While looking at a disarticulated skull, Sutherland was struck by the idea that the cranial sutures of the temporal bones where they meet the parietal bones were "beveled, like the gills of a fish, indicating articular mobility for a respiratory mechanism."John Upledger devised CST. Comparing it to cranial osteopathy he wrote: "Dr. Sutherland's discovery regarding the flexibility of skull sutures led to the early research behind CranioSacral Therapy – and both approaches affect the cranium and coccyx – the similarities end there." However, modern day cranial osteopaths consider the two practices to be the same, but that cranial osteopathy has "been taught to non-osteopaths under the name CranialSacro therapy."Practitioners of both cranial osteopathy and craniosacral therapy assert that there are small, rhythmic motions of the cranial bones attributed to cerebrospinal fluid pressure or arterial pressure. The premise of CST is that palpation of the cranium can be used to detect this rhythmic movement of the cranial bones and selective pressures may be used to manipulate the cranial bones to achieve a therapeutic result.
However, the degree of mobility and compliance of the cranial bones is considered controversial and is a critically important concept in craniosacral therapy. From 1975 to 1983, Upledger and neurophysiologist and histologist Ernest W. Retzlaff worked at Michigan State University as clinical researchers and professors, they assembled a research team to investigate the purported pulse and further study Sutherland's theory of cranial bone movement. Upledger and Retzlaff went on to publish their results, which they interpreted as support for both the concept of cranial bone movement, the concept of a cranial rhythm. Reviews of these studies have concluded that their research did not meet enduring standards to offer conclusive proof for the effectiveness of craniosacral therapy and the existence of cranial bone movement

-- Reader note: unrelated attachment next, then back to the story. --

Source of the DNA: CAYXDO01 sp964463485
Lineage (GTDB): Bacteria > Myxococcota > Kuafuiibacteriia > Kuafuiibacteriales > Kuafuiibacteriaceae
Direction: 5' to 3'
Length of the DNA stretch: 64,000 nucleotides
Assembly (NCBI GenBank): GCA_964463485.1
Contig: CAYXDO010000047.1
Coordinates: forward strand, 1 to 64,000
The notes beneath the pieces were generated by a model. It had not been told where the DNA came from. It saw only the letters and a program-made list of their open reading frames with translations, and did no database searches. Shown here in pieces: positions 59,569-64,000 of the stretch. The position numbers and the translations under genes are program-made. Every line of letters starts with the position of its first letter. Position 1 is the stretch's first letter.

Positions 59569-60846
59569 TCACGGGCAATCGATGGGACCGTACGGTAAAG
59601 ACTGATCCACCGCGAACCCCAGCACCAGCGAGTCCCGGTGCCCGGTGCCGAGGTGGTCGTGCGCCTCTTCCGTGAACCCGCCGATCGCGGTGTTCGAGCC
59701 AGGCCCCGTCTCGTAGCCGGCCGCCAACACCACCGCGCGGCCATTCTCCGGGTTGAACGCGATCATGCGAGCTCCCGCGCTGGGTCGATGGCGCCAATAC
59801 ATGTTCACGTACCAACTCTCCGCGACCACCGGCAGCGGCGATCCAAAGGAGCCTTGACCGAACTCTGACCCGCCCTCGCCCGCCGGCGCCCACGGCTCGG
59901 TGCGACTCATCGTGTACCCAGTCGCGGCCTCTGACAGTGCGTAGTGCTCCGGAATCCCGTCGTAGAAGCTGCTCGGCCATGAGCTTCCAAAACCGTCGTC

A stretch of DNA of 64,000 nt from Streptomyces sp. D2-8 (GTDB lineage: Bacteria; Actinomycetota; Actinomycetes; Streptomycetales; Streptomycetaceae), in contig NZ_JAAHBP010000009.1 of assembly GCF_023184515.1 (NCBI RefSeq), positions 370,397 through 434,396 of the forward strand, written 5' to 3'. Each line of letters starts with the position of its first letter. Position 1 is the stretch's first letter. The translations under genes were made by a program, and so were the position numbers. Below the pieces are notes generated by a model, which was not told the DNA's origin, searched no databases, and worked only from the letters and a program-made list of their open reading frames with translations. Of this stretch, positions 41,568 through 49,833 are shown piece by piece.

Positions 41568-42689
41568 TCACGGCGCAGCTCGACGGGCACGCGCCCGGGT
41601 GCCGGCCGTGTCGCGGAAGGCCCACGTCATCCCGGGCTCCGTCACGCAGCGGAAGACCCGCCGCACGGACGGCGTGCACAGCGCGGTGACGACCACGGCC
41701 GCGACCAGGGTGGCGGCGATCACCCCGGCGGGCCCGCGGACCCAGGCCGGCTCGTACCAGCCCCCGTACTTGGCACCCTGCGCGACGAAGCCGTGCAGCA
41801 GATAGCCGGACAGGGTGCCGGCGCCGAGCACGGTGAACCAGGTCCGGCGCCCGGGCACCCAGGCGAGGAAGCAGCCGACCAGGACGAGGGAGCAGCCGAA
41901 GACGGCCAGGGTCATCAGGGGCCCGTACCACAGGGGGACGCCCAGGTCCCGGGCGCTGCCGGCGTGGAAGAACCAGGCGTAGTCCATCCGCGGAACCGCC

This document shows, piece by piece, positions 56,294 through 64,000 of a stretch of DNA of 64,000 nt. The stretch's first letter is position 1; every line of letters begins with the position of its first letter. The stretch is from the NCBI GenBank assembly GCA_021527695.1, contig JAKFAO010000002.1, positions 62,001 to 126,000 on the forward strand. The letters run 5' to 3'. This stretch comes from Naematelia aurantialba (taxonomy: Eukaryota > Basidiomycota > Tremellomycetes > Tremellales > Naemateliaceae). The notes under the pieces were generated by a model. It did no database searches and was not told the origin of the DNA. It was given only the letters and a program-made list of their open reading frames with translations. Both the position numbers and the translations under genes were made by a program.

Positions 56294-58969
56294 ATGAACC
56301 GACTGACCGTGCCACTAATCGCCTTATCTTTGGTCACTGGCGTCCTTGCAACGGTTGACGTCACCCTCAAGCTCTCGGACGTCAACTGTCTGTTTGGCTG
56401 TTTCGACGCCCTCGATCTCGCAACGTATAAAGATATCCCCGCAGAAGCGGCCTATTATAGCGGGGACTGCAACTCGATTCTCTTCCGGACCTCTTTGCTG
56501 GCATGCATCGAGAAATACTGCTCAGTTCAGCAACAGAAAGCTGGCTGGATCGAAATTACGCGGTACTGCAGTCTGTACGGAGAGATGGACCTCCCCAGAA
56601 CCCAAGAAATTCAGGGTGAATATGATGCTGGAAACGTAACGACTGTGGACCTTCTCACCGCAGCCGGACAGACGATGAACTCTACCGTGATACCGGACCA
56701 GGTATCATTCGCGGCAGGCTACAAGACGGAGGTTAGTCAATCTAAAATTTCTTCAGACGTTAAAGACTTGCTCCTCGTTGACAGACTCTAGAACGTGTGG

Acupressure is an alternative medicine technique similar in principle to acupuncture. It is based on the concept of life energy. In treatment, physical pressure is applied to acupuncture points with the aim of clearing blockages in these meridians. Pressure may be applied by elbow, or with various devices; some medical studies have suggested that acupressure may be effective at helping manage nausea and vomiting, for helping lower back pain, tension headaches, stomach ache, among other things, although such studies have been found to have a high likelihood of bias. Like many alternative medicines, it may benefit from a placebo effect. According to Quackwatch, acupressure is a dubious practice and its practitioners use irrational methods. Acupoints used in treatment may not be in the same area of the body as the targeted symptom; the traditional Chinese medicine theory for the selection of such points and their effectiveness is that they work by stimulating the meridian system to bring about relief by rebalancing yin, yang and qi.